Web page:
\begin{align} \begin{pmatrix} x \\ y \end{pmatrix} &= \qty(\mqty(v_1& \dots& v_{m})\mqty(\dmat{e^{t\lambda_{1}}, \dots, e^{t\lambda_{m}}})\mqty(v_1& \dots& v_{m})^{-1} )\begin{pmatrix} x_0 \\ y_0 \end{pmatrix} \\ &= \mqty(v_1& \dots& v_{m})\mqty(\dmat{e^{t\lambda_{1}}, \dots, e^{t\lambda_{m}}}) \begin{pmatrix} C_1 \\ C_2 \end{pmatrix} \end{align}

Now, the middle thing has \(t\) in it! (the input!) So, we can’t just steamroll now. We have to preserve the middle part.

\begin{align} \begin{pmatrix} x \\ y \end{pmatrix} &= \mqty(v_1& \dots& v_{m})\mqty(\dmat{e^{t\lambda_{1}}, \dots, e^{t\lambda_{m}}}) \begin{pmatrix} C_1 \\ C_2 \end{pmatrix} \\ &= \mqty(v_1& \dots& v_{m}) \begin{pmatrix} C_1 e^{t\lambda_{1}} \\ C_2 e^{t\lambda_{2}} \end{pmatrix} \end{align}

And finally, we keep steamrolling:

\begin{align} \begin{pmatrix} x \\ y \end{pmatrix} &= \mqty(v_1& \dots& v_{m}) \begin{pmatrix} C_1 e^{t\lambda_{1}} \\ C_2 e^{t\lambda_{2}} \end{pmatrix}\\ &= \mqty({C_{1_{x}} e^{t\lambda_{1}} + C_{2_{x}} e^{t\lambda_{2}}} \\ {C_{1_{y}} e^{t\lambda_{1}} + C_{2_{y}} e^{t\lambda_{2}}}) \end{align}

There is absolutely no difference in nature between \(C_{j_{x}}\) and \(C_{j_{y}}\) except for the fact that they are different constants (which we got by multiplying \(v_1 \dots v_{m}\)) to it.

Ok so:

\begin{equation} \begin{cases} x = C_{1_{x}} e^{t\lambda_{1}} + C_{2_{x}} e^{t\lambda_{2}}\\ y = C_{1_{y}} e^{t\lambda_{1}} + C_{2_{y}} e^{t\lambda_{2}}\\ \end{cases} \end{equation}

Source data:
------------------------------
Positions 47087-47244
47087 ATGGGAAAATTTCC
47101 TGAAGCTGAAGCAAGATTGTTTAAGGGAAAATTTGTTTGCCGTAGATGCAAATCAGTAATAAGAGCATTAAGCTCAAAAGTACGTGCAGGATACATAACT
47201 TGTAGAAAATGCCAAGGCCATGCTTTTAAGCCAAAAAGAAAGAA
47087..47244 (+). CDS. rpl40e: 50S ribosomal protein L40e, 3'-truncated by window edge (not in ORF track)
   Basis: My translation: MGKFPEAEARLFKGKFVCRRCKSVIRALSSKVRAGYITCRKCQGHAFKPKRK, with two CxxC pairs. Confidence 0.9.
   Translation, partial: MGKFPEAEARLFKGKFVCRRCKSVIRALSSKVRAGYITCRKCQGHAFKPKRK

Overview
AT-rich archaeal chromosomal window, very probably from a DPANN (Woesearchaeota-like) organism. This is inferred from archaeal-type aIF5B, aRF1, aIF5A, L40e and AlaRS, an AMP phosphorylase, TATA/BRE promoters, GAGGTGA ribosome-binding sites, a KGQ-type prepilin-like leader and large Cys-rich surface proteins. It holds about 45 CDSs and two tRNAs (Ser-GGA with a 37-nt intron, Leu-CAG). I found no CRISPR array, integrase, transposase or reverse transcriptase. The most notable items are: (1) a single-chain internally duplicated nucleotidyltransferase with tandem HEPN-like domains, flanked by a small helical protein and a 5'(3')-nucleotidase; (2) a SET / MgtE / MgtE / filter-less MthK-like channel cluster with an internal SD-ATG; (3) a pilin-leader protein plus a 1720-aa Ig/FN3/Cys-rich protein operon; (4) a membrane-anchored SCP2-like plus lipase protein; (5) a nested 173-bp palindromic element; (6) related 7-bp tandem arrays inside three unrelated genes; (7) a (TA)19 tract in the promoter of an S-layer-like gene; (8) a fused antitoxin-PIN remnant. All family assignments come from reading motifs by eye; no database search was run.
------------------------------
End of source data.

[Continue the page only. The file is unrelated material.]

constructing the characteristic equation, as desired.

solving homogeneous constant coefficient higher-order differential equations

in the homogeneous case, we have some:

\begin{equation} y’’ + ay’ + by = 0 \end{equation}

and it arises that there’s a pair of solutions \(y_1(t)\) and \(y_2(t)\) whose linear combinations span the entire space of solutions. in fact, it arises as a solution to some functional quadratic equation \(\lambda^{2} + a\lambda + b = 0\).

The specific coefficients \(c_1\) and \(c_2\) of the linear combination arises out of the initial conditons, which is the same measurement given at the initial time and its derivative: \(y(t_0)\) and \(y’(t_0)\). It comes out of Linear Algebra why there is exactly two initial values.

Specifically, it arises out of solutions of the shape:

\begin{equation} y(t) = c_1 e^{\lambda_{1}t} + c_2e^{\lambda_{2}t} \end{equation}

where \(\lambda_{1}\) and \(\lambda_{2}\) are solutions to the characteristic polynomial above. For why exactly this is, see method of undetermined coefficients.

finding independent solutions of second-order constant-coefficient linear ODEs

Given some:

\begin{equation} y’’ + ay’ + by = 0 \end{equation}

we desire to find two independent solutions. After which, by superposition principle, we know that any linear combinations will yield a solution.

Aside, consider:

\begin{equation} y’’ = y \end{equation}

we see that both \(y=e^{t}\) and \(y=e^{-t}\) are solutions. We can see that this is independent by setting up:

\begin{equation} c_1 e^{t} + c_2 e^{-t} = 0 \end{equation}

which, multiplying through by \(e^{t}\) and dividing, we obtain:

\begin{equation} e^{2t} = -\frac{c_2}{c_1} \end{equation}

Now, the right side is constant, and the left is not. So the only way this can be true is if the right side is identically zero.

Linear Shifts

Consider the case where you are given initial conditions:

\begin{equation} \begin{cases} y’’ - y = 0 \\ y(5) = -2 \\ y’(5) = 5 \end{cases} \end{equation}

instead of bothering to solve this, we define:

\begin{equation} Y(t) = y(t+5) \end{equation}

and it still hold that:

\begin{equation} Y’’ - Y = 0 \end{equation}

because the derivatives don’t actually change.

Then, after solving, we can just translate it back:

\begin{equation} y(t) = Y(t-5) \end{equation}

Solution, more generally


\begin{equation} y’’ + ay’ + by = 0 \end{equation}

let us guess that \(y = e^{\lambda t}\)

recall that, in that case:

\begin{equation} \begin{cases} y’ = \lambda e^{\lambda t} \\ y’’ = \lambda^{2} e^{\lambda t} \end{cases} \end{equation}